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Arbitration Clauses Take a Bite Out of Uber


From Public Citizen:


Forced arbitration backfires on Uber


A cautionary tale on forced arbitration:

Uber’s platform Uber Eats allows customers to order takeout from various restaurants and have it delivered by a driver for a restaurant-specific delivery fee. Customers are required to agree to Uber's Terms of Use, which contains a provision stating that any dispute between the customer and Uber will be settled by binding arbitration administered by the American Arbitration Association in accordance with AAA's rules. After the death of George Floyd in June 2020, Uber announced that it would waive its delivery fee for orders placed at qualifying Black-owned restaurants from June 4, 2020, through December 1, 2020.

Shortly after, the law firm of Consovoy McCarthy PLLC began searching for Uber Eats customers who paid a delivery fee to a non-Black-owned restaurant during the relevant time and asking them to challenge the lawfulness of Uber's policy by claiming that it constituted unlawful reverse race discrimination. The law firm eventually filed more than 31,000 substantively identical arbitration demands with AAA against Uber.

In December 2020, AAA accepted and agreed to administer the claims according to its rules, which included a fee schedule for individual cases. According to the fee schedule, for each case, Uber would owe AAA a $500 filing fee, a $1,400 standard case management fee, and a $1,500 arbitrator fee, for a total of approximately $107 million if charged the full amount. AAA exercised its discretion as to the filing fee, and reduced it to approximately $4.3 million, which Uber paid.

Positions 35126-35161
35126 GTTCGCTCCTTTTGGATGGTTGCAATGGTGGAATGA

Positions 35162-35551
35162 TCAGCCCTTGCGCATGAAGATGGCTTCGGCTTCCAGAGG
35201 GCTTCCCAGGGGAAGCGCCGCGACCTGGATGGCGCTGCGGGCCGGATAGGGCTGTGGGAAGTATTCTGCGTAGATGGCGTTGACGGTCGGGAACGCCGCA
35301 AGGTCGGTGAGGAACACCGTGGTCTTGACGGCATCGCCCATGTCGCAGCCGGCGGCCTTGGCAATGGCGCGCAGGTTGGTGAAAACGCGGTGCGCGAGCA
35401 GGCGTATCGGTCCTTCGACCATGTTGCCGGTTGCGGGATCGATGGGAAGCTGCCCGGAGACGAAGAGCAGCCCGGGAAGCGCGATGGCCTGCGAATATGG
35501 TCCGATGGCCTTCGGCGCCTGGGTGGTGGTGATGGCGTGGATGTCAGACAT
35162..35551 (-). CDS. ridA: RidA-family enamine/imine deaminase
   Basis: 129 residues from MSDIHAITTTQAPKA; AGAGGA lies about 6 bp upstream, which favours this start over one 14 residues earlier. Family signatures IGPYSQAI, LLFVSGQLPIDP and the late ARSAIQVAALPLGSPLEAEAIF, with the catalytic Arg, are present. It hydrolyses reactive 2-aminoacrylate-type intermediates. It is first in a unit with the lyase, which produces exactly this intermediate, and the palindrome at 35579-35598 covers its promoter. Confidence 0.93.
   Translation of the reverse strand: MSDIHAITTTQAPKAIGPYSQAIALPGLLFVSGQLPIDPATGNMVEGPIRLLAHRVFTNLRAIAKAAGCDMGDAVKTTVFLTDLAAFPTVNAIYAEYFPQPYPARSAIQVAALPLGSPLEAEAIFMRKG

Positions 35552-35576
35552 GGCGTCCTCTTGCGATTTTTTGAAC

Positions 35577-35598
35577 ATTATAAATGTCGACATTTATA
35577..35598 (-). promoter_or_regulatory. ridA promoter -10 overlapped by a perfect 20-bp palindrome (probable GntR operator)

The parties and AAA then engaged in months of fruitless negotiations to come up with a more efficient process for dealing with the 31,500 arbitration cases. Then in April 2021, AAA told the parties that absent an agreement between them, it would administer the cases pursuant to its rules, including invoicing fees according to the fee schedule—under which Uber would owe more than $91.6 million. Uber subsequently paid a total of $667,800, for the first batch of cases. When AAA issued an invoice demanding payment of $10.879 million for case management fees for the second batch, Uber sued AAA alleging that its invoicing was unlawful.

In a decision issued last week, affirming the trial court’s denial of Uber’s motion for a preliminary injunction, the court concluded: “While Uber is trying to avoid paying the arbitration fees associated with 31,000 nearly identical cases, it made the business decision to preclude class, collective, or representative claims in its arbitration agreement with its consumers, and AAA's fees are directly attributable to that decision.”

Notably, without Uber's forced arbitration provision, the customers would have had to pay any court filing fees and surely would have filed as a single class action. The big winner from Uber's forced arbitration provision is [drumroll] AAA.

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